In Under the Sand (Sous le sable), Charlotte Rampling is a woman whose husband disappears during a holiday at the beach.When Marie returns to their Paris apartment, she continues to see and talk to him as if he was still there. It’s unclear why or how Jean Drillon (Bruno Cremer) vanishes - the film is from Rampling’s point of view and we, literally, see Jean as Rampling does.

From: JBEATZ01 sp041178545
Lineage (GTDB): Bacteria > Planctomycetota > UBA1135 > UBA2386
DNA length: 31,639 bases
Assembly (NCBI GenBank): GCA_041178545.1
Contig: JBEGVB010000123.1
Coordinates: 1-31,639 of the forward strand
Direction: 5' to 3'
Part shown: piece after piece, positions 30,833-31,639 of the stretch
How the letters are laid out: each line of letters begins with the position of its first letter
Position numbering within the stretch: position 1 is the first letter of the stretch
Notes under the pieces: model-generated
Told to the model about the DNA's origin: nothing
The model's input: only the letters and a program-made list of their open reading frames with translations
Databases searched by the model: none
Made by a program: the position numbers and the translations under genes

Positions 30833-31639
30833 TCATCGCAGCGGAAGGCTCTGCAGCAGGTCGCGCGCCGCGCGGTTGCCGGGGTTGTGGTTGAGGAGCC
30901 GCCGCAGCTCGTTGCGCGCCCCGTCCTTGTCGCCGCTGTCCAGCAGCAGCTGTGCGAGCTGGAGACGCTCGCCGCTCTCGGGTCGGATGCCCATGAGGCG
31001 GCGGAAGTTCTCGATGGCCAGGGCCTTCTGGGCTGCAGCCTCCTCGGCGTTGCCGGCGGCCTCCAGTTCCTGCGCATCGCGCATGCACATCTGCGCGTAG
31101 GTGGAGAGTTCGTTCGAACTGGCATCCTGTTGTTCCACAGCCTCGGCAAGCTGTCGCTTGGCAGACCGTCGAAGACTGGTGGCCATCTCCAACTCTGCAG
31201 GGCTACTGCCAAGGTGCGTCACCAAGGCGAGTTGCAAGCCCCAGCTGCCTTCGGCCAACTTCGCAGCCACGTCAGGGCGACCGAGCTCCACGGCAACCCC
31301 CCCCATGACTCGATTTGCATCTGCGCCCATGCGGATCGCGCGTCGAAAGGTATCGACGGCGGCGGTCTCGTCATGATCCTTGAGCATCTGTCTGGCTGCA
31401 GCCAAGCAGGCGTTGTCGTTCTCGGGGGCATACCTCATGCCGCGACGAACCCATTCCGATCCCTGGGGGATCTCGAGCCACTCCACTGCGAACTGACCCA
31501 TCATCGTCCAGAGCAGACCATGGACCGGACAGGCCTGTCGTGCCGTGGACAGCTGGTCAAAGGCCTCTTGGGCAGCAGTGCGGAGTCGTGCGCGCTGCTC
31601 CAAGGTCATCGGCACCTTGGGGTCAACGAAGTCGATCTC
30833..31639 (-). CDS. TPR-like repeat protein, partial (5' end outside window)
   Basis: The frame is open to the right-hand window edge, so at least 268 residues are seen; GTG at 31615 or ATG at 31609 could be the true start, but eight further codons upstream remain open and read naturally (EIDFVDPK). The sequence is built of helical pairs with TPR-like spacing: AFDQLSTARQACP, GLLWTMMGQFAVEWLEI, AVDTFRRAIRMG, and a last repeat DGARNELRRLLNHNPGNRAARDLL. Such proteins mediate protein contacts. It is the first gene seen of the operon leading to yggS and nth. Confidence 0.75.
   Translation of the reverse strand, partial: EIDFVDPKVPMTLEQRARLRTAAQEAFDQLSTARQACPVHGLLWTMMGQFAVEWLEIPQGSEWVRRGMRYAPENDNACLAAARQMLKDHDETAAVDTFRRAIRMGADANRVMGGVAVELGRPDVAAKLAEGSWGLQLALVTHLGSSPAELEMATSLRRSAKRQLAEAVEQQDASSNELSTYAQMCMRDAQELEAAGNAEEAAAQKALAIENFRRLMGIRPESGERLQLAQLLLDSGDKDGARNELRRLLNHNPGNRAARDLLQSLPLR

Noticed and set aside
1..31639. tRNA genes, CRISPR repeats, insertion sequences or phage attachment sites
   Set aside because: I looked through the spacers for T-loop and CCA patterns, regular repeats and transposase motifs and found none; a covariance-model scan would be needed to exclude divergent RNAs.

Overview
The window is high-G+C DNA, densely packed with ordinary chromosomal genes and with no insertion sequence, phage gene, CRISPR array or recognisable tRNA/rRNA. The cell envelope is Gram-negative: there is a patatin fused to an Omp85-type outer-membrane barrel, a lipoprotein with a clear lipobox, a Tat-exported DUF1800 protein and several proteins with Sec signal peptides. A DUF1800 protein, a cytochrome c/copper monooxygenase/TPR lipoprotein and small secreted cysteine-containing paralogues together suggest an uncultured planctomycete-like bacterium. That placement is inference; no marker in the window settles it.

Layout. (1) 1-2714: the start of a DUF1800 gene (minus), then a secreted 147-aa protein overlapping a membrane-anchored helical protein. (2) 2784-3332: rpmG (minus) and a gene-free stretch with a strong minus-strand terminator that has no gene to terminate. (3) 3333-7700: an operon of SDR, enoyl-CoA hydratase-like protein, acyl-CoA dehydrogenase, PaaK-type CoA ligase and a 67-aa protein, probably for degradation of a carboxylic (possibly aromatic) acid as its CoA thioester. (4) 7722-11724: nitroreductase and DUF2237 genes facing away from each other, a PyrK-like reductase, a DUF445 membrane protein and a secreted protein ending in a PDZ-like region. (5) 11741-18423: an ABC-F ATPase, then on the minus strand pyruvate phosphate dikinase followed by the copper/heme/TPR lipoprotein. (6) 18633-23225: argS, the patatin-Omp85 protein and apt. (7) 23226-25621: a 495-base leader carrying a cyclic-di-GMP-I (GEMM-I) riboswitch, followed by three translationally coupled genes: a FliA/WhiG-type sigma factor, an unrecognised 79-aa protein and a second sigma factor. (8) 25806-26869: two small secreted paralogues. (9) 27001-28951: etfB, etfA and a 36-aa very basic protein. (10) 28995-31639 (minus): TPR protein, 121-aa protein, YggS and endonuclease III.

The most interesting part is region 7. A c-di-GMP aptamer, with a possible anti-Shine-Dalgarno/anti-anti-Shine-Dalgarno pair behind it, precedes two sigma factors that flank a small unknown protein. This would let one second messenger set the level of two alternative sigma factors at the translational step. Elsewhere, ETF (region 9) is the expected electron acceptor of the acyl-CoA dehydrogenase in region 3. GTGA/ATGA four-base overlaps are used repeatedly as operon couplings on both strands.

Rampling’s portrait of a seemingly rational woman obviously unbalanced by grief is compelling. But her character is frustratingly obstinate and difficult to fathom. She happily continues spending from Jean’s bank account in the belief that he’ll be back to authorise her withdrawals, but admits to his disappearance enough to be disturbed at the sight of a cemetery and to embark on a brief affair with a man she meets at a party.To his credit, director and co-writer François Ozon beautifully captures the details of Marie’s daily life in Paris - her exercise routine, the classes she teaches. But an oblique ending only adds to the mystery and exasperation and provides the characters - and the audience - with little sense of closure.